In a nutshell, the U.S. allows the most refugees of any country, all of whom are placed on a waiting list once they have moved to the country of refuge and have asked to be relocated. The U.S. allows 70,000 refugees per year to move here. I don't know if he told us how many refugees are waiting at any given point, I feel as though he did give us that number, but it is many times more than that 70,000.
Clarence and I sat at a table with two gentlemen. The man I was working with didn't even have id yet. That was his first day. ESL is not an easy thing to teach. Our language is complicated. The students were given a form with the instructions to, "Fill out the form". It was a typical form with spots for name, address, birthdate, etc. After the students filled out the form, we were to check it against their id.
Shortly after we began, another man joined our table. The first man that I was helping, Ali, could spell. And that was it. He kept spelling every word over and over. The second man, Ibrihim, got much further until we got to the zip code.
He wrote down too many numbers. He wrote down six numbers. The problem with that was that his zip code had sixes in it. It was 60660 and he wrote 606660. How does one explain that there were too many numbers? Then how does one explain that it's only five numbers. I would say five and he would say six. I pointed at the numbers individually at his id and then at his form. It took several times through the zip code before I think he finally caught on. At that point I crossed out the last six. And then class was finished.
Everyone else had a little more success. Their students understood English and they had full conversations. But I had remained patient, and that was good.
From there we went back to the housing site where we could not find any parking. We drove through all of the lots associated with our parking pass. We finally gave up and parked at McDonald's. Sami stayed with the van (and drank coffee while reading a book). At 2:30pm she drove over and met us. We headed out to an area of town known as Devon. It's a mix of middle-eastern and Pakistani. We broke up into different groups and set about with a different set of instructions and money to purchase something that represented the area. I was with Shawn, Tim and Stephanie.
We stopped in a restaurant and questioned the owner. He had been there about twenty years (I think, the facts are starting to slip my mind). He told us that it used to be a Jewish neighborhood but the Indian population slowly took over. We asked how to say hello in his native language, which was Hindi. I couldn't tell you what he said.
From there we walked further down the street. We kept passing dress shops and restaurants. Finally, Stephanie said that she wanted to go in one of the dress shops, she had questions. The one we stopped in was actually known for wedding "dress". I use quotes because they had clothes for men and women.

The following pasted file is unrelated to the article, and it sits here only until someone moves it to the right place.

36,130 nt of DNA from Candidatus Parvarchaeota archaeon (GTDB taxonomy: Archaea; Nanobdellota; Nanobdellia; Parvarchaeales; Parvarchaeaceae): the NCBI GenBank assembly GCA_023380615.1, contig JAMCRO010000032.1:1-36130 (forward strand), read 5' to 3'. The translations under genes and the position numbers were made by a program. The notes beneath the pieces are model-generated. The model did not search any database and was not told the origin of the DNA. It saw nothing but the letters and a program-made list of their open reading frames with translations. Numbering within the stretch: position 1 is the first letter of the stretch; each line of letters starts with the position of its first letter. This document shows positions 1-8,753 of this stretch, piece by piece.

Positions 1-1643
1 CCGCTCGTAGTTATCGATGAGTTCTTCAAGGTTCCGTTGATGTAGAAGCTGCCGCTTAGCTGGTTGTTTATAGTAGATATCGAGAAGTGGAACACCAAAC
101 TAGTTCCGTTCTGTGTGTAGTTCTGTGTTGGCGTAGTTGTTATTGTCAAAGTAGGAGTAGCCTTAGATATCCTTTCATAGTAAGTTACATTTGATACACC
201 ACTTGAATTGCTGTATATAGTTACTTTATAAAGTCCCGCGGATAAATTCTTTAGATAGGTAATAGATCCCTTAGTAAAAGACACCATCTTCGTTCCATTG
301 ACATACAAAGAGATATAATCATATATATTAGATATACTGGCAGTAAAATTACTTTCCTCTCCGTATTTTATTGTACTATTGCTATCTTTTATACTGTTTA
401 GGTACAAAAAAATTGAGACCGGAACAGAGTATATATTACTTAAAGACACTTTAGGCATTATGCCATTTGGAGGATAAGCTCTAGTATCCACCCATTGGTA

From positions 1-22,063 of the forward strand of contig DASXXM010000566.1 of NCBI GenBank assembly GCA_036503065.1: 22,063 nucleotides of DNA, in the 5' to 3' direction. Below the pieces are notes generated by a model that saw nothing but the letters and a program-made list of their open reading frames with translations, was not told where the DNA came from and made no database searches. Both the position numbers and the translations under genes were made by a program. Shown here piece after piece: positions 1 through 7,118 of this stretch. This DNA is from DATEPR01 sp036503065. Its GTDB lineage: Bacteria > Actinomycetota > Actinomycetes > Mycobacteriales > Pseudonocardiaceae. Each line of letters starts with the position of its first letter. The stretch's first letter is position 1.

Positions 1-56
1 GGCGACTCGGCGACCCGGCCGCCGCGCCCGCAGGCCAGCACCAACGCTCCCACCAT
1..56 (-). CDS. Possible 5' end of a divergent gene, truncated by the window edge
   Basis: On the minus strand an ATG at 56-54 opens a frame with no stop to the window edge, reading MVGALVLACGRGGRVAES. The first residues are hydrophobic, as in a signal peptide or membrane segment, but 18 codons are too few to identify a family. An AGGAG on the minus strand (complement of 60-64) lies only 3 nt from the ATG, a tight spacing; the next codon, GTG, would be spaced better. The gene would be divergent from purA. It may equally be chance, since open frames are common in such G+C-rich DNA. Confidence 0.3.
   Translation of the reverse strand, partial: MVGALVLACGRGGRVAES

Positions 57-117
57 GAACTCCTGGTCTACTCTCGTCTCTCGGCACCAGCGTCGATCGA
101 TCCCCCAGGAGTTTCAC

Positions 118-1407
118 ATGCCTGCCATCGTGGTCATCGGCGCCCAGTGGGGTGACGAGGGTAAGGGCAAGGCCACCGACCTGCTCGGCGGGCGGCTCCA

The man there talked with us for at least twenty minutes. He was kind and full of information. He let us feel how heavy the dresses are (check out all the bead work). He even let Shawn try on the head piece for a man (see below).
One of the heavier beaded dresses.
The couple's outfits will match. The groom and his family come in and shop, then the bride comes with the groom's family to pick out her dress. The groom's family is very involved.
Here, the man wraps the tail (?) around Shawn's arm explaining that it's wrapped around the bride's arm too, binding them together.
Shawn poses (a very rare opportunity).
From there we crossed the street to go in a large grocery store. We bought cookies, after asking patrons for recommendations. This store had everything from Mexican, to Middle-eastern and everything in between.
Check out the "American Style Cream and Onion" chips! Ha.
We had to find taro root and another root, and I can't remember which was which!
We also had to find out what a sari was. We found out it's the shawl, but not a scarf, that women wear. They wear them all the time in their home country, but for here, it's more for special occasions. Some will wear them all the time.
From there, we went to A Just Harvest. A soup kitchen. We worked alongside members from a church and helped serve a few dozen people. They weren't very busy because it was the beginning of the month. Social Security, Disability, Food Stamps, etc. were just renewed/paid out. The people we served were all kind and appreciative. We were actually surprised that there weren't more people because of the cold weather. Eating at a soup kitchen doesn't mean you're homeless.
From there we went to a Peruvian restaurant. The best kept secret in Chicago, according to their sign. No kidding. It was amazing. The best dish was Papa a la Huancaina. Boiled potatoes served with a cream cheese type sauce. I googled it when I got home and found a recipe. After I make it, I'll let you know how close it was and I'll share it. Sarah also prepared us for the rice served with french fries. I'm not sure that's a legit Peruvian dish, or if it's americanized, but it was also amazing. Especially when you spooned the leftover cheese sauce over it. We had a beef dish and a chicken dish too.
We did not want for food on this trip.
After that, we headed back to the house to debrief and go to sleep.
On Monday, I was especially thankful for my patience teaching ESL and definitely for the Peruvian dinner.